MR. BABINGTON: They are somewhat worried about that, Nancy. And the Democrats are very much hoping that these outside the mainstream nominees that the Republicans are nominating will be too much for the general election voters to swallow. It’s not clear that that’s going to happen. Probably the best chance for that to happen is in Nevada, where Sharron Angle, a Tea Party candidate, got the nomination to run against Harry Reid, who’s in terrible trouble there, all kinds of bad numbers. But she may be so unacceptable -- and of course Reid is spending a lot of money making her unacceptable --that he can get elected.
But if you look at a state like Kentucky, Kentucky’s a Republican state. A mainstream competent Republican candidate would probably win the Senate election there. Well, they – the Republicans nominated Rand Paul, who’s not in the mainstream. But does that mean he can’t get elected? I don’t think that’s at all clear.
MS. IFILL: But tea parties aren’t necessarily the automatic key to the kingdom either because in Colorado, as you pointed out, the nominee was a Tea Party candidate and in Georgia some of the incumbent Republicans are telling Sarah Palin and the Tea Party to stay out.
MR. BALZ: To butt out – that’s right. The Tea Party – we’ve all had difficulty really getting our arms around what the Tea Party really is. It varies from state to state. In a place like Kentucky it’s quite strong, obviously, in what it did in that primary. I was in Ohio recently and asked some of the Republicans there, what’s the Tea Party movement like here? They basically said it’s a movement with a small “M,” not a capital “M.” So we don’t know how it’s going to work. The Democrats have been, I would say, very aggressive in trying to lump every candidate who seems slightly out of the mainstream as a Tea Party candidate. Linda McMahon, she’s not particularly a Tea Party candidate. There’s not much of a Tea Party movement there.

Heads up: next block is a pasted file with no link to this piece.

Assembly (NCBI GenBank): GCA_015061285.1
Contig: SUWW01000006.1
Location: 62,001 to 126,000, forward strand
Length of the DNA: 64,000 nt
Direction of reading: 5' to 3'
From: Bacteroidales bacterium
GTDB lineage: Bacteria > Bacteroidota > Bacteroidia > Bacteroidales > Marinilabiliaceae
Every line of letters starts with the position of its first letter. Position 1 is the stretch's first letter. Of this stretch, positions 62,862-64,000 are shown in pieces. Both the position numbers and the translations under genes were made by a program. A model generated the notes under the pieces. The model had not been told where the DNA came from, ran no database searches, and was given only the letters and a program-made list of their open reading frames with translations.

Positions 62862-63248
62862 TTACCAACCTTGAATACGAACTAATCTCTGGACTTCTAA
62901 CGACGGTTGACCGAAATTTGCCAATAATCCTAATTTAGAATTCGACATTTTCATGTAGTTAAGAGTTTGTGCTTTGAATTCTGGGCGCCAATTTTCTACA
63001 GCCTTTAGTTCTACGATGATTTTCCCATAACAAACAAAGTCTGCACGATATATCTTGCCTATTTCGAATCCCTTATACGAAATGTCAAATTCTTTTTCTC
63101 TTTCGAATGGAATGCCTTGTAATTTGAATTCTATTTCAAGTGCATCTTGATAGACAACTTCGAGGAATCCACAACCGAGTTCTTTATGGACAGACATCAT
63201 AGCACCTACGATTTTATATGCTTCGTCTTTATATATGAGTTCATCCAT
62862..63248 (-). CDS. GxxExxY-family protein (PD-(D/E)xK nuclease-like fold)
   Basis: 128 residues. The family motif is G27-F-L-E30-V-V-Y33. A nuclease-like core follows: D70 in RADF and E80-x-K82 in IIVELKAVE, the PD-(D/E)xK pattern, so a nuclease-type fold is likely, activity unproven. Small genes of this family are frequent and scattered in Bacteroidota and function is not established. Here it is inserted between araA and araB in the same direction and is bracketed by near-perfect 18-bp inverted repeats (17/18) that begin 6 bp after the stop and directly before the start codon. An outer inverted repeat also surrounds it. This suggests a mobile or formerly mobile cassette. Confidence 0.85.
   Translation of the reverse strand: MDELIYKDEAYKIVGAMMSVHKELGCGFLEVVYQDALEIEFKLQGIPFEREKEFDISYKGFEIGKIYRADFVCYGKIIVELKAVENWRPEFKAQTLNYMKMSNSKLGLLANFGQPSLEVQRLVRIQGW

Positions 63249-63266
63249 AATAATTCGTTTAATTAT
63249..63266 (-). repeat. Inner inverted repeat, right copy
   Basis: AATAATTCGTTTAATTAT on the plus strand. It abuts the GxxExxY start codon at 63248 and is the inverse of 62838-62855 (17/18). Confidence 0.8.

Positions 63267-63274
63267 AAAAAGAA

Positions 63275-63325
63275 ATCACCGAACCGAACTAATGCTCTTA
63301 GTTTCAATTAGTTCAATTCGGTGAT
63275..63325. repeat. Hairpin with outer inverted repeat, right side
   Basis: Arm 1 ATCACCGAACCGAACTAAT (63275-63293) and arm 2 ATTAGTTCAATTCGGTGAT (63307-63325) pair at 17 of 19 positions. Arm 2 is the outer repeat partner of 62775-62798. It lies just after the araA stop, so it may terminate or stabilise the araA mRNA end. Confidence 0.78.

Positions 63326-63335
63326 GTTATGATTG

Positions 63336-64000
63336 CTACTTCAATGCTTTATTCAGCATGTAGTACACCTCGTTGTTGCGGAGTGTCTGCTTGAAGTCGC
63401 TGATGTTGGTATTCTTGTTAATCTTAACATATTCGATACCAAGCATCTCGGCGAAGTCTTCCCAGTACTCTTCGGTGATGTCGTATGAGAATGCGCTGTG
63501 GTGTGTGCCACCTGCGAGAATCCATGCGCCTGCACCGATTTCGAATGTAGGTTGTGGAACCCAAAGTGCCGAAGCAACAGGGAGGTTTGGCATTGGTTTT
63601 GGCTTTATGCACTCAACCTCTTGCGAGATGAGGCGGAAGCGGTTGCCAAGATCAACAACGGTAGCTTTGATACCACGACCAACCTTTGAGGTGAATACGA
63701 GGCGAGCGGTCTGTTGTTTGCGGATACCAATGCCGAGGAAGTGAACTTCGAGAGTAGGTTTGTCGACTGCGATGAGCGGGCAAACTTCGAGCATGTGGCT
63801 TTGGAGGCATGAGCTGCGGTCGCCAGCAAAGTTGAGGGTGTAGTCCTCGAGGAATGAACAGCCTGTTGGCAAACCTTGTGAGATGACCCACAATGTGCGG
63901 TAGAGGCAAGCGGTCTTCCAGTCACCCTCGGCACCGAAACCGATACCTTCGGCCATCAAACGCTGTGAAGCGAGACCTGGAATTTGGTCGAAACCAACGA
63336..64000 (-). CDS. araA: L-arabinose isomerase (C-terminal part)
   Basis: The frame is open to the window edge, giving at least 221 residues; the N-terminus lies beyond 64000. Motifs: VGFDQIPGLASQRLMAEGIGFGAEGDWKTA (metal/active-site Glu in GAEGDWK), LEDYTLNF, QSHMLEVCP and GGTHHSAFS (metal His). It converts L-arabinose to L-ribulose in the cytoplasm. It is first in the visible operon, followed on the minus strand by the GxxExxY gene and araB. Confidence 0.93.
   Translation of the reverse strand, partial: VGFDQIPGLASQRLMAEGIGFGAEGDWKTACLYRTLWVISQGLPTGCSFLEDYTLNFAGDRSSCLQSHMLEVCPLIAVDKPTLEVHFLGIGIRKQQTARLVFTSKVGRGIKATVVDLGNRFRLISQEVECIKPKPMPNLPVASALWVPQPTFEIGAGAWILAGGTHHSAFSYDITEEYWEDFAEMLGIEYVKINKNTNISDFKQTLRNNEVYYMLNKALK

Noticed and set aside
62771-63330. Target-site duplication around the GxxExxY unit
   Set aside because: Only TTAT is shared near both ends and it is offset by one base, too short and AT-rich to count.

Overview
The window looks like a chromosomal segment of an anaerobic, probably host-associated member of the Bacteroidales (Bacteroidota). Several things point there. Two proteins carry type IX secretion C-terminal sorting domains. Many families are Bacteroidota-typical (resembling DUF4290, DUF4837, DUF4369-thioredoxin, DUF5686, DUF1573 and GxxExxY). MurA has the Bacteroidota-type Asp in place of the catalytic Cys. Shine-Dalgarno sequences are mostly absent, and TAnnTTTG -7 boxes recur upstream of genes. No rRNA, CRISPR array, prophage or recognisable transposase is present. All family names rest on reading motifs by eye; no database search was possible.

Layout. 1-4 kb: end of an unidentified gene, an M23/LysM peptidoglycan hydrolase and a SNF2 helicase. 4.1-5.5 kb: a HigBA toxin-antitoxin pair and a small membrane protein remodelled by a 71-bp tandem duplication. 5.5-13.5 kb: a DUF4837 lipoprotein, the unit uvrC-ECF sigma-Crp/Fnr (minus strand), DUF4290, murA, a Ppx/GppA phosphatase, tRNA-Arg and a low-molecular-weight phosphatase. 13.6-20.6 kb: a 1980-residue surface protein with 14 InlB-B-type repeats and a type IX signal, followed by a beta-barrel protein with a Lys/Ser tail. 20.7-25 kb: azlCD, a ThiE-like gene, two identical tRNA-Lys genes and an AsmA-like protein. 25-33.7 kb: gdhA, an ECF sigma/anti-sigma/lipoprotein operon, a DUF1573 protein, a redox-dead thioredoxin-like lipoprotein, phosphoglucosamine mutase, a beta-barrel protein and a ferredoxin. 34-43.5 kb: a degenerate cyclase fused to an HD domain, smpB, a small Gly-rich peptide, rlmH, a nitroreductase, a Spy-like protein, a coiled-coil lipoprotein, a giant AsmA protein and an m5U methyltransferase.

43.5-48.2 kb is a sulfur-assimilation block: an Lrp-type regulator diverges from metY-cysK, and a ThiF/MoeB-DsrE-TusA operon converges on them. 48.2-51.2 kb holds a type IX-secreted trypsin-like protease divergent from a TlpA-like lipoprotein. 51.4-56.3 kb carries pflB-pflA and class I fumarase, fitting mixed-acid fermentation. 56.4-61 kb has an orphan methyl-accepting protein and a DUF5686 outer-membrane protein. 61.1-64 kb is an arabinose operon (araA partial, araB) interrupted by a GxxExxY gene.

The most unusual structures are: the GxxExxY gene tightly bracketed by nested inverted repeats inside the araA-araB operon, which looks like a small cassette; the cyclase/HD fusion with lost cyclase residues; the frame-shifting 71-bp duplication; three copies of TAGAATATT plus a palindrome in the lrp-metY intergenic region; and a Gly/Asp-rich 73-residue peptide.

Ken Buck certainly is a tea party candidate, but I don’t think he’s in the mould of Sharron Angle in nearby Nevada.
MS. IFILL: Democrats have some problems, too. This week, we heard that White House press secretary kind of step into it a little bit. He gave an interview to the Hill, in which he said, among other things – let’s see – he said, “I hear these people saying, he” – that would mean the president – “is like George Bush. Those people ought to be drug tested,” he said. “I mean, it’s crazy. They’ll be satisfied when we have Canadian health care and we’ve eliminated the Pentagon. That’s not reality.” Well, he walked that back a couple of days later, but not before he’d really made a lot of liberals unhappy.
MR. BABINGTON: Gwen, I was kind of surprised that there was that much reaction to what Robert Gibbs said because there’s a tremendous amount of frustration within the White House towards the hardcore – what he called the professional –
MS. IFILL: The professional left.
MR. BABINGTON: – yes. But the hardcore liberals certainly did have a lot to do with getting Barack Obama elected. And yet at the same time there’s a sense in the White House that they’re not being cognizant enough of how things work, especially in the Senate where even a diminished minority, which you have in the Republicans, can stop almost everything and they feel like, come on, guys, give as you break. We’re doing the best we can. We had to make a lot of concessions on health care, for example. We got a bill, you should be happy with that. And the left is saying, no, we don’t think you’ve tried hard enough. There’s a lot of frustration in the White House.